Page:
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Restoring the First World War film The Battle of the Ancre and Advance of the Tanks (1917)

The Battle of the Ancre and Advance of the Tanks (1917) is a little known masterpiece of British non-fiction cinema that documents the winter stages of the Somme campaign on the Western Front. The sequel to the famous Battle of the Somme (1916), which covers the opening phase of the campaign, ‘Ancre’ should not be dismissed as Somme II. Although similar to the ‘Somme’, Battle of the Ancre is cinematically the better film  and contains haunting images of trench warfare, notably of the mud that beset the trenches in the winter, the waves of troops advancing into no-man’s land, the use of horses and the first views of the tank – the secret weapon which it was hoped would break the deadlock on the Western Front.

Restoring the film

So it was with the aim of bringing The Battle of the Ancre to a wider public that, in October 2010, the IWM embarked on a project to digitally restore the film, working closely with the film and television post-production company Prime Focus and with sponsorship from the broadcaster Discovery Networks. Curators began by trawling through various film collections, including our own, for footage of better quality or for scenes that were missing from the IWM version of the ‘Ancre’. The hunt in our holdings did not produce any new material, but we found three copies of the ‘Ancre’ in foreign archives, the one from the Library of Congress containing nearly two minutes of footage that was missing from the IWM copy. These new sequences were passed to Prime Focus along with the IWM’s Master copy, five reels of negative that are the descendants of the originals acquired in 1920. These elements were scanned into a computer and then, with great patience, special restoration software was used to remove scratches, dust marks and other imperfections from the digitised film frames. As well as producing a clearer image, digital restoration recovered detail that had been lost in darkened areas of the picture, a consequence of successive duplications to preserve the Master. The impact of this technology was particularly impressive in an extended sequence in Part 3, recording the infantry advancing on the German lines. Now we could clearly see the waves of soldiers emerging from trenches far in the distance and, most menacing, the puffs of shrapnel shells exploding above them.

A pair of stills demonstrating the effect of digital restoration on the sequence of a Tank in no-man’s land.

A pair of stills demonstrating the effect of digital restoration on a sequence showing a tank in no-man’s land.

The Music

In 1916 and 1917, screenings of the ‘Somme’ and ‘Ancre’ were accompanied by musicians playing a selection of stirring, patriotic tunes. The ‘official medleys’ for both films have been revived by the IWM and the one for the ‘Somme’ is a sound-track option on the DVD.  Although the medleys provide insight into the way these battle films were first received, to make the films more accessible to modern audiences, new music was commissioned from Laura Rossi, and it is her intelligent and moving composition that was recorded to accompany the restored version of the ‘Ancre’, and which received its premiere at the 56th BFI London Film Festival.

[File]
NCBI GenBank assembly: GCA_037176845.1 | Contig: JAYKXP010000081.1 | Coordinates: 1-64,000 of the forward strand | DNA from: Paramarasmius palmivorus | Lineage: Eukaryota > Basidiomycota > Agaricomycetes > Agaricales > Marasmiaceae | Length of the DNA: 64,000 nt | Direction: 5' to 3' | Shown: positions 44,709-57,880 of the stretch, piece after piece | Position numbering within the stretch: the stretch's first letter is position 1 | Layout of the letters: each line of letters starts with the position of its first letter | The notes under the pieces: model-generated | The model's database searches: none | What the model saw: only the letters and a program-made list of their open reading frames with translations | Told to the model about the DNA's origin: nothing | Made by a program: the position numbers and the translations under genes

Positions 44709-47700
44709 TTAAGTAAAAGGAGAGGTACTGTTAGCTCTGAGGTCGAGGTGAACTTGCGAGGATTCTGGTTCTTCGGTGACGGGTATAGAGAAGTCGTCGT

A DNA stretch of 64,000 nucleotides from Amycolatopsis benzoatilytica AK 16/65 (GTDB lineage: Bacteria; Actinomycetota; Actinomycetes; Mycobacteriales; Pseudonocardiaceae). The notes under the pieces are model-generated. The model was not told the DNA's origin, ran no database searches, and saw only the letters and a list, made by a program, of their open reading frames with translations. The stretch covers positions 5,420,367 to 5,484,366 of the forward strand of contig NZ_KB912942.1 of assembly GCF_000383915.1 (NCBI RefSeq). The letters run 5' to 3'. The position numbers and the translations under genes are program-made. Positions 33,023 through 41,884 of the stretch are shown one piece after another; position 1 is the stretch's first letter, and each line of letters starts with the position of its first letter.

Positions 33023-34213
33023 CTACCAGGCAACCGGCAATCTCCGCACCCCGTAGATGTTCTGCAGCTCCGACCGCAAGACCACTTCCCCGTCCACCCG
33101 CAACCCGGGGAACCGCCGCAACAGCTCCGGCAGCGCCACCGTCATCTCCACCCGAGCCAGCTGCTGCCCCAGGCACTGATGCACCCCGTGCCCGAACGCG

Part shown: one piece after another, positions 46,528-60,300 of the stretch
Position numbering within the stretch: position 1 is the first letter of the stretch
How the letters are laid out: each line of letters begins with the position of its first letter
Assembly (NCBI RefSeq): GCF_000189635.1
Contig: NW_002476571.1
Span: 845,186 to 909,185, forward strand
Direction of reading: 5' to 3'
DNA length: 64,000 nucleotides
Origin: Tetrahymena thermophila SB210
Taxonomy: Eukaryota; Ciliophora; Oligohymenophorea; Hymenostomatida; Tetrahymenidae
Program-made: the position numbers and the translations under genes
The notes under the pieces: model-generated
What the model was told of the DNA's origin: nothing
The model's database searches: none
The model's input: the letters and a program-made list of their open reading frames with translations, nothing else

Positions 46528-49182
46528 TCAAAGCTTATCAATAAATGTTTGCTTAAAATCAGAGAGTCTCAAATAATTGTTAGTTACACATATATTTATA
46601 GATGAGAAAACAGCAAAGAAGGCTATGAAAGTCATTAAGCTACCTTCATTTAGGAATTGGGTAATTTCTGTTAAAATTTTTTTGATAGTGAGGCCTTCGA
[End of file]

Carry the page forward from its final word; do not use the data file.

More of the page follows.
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  1. s whymark says: February 4, 20143:28 pm

    is there anything from cambrai on the northern front?

    • Alys Cundy says: February 24, 20144:14 pm


      We have a considerable amount of material about Cambrai across the IWM collections. You can have a look at what we have using our Collections Search. If you are interested in film specifically you can filter your results using the ‘Category’ section of the menu on the left. Hope that helps.

      All the best,


  2. Glenn Wilkinson says: March 12, 20145:36 pm

    Is anyone doing any research of ‘The Battle of Ancre’ film? I understand that this restoration will be available on DVD by the end of the Summer. Hammond’s book, ‘The Big Show’ mentions ‘Ancre’ frequently, but always as an adjunct to ‘The Battle of the Somme’.

    • Alys Cundy says: March 14, 20141:58 pm

      Hi Glenn,

      Thank you for your enquiry. Dr Toby Haggith, Senior Curator in the Research Department, is currently doing some research into ‘The Batte of the Ancre’ film. I have passed your email address on to him and he will be in touch with you directly.

      All the best,


  3. Winnifred Evans says: November 11, 20144:09 am

    We kindly request that comments are directly related to the Research Blog and its contributors. Should you wish to ask a question regarding our collections, family history research or visiting hours please use our online enquiry service:

    My Grandfather Alfred Edward Naunton was MIA on Jan 11 1917 in the Battle of Ancre. .
    Name: NAUNTON, Alfred E
    Unit: Dorsetshire Regiment
    Rank: Lance Corporal
    Number: 18152
    If you have information about this battle which you could send me I would appreciate that. I am also interested in finding out if any excavations are being done in the “chalk pit “, north of Beaumont Hamel in an effort to find any remains of this Battallion.
    Thank you
    Winnifred Evans

    • Anna Maguire says: November 11, 20148:55 am

      Dear Winnifred,

      Many thanks for your interest. If you click on this link:, and re-enter your question there, someone from the Collections Access team will be able to help.

      All the best with your research,


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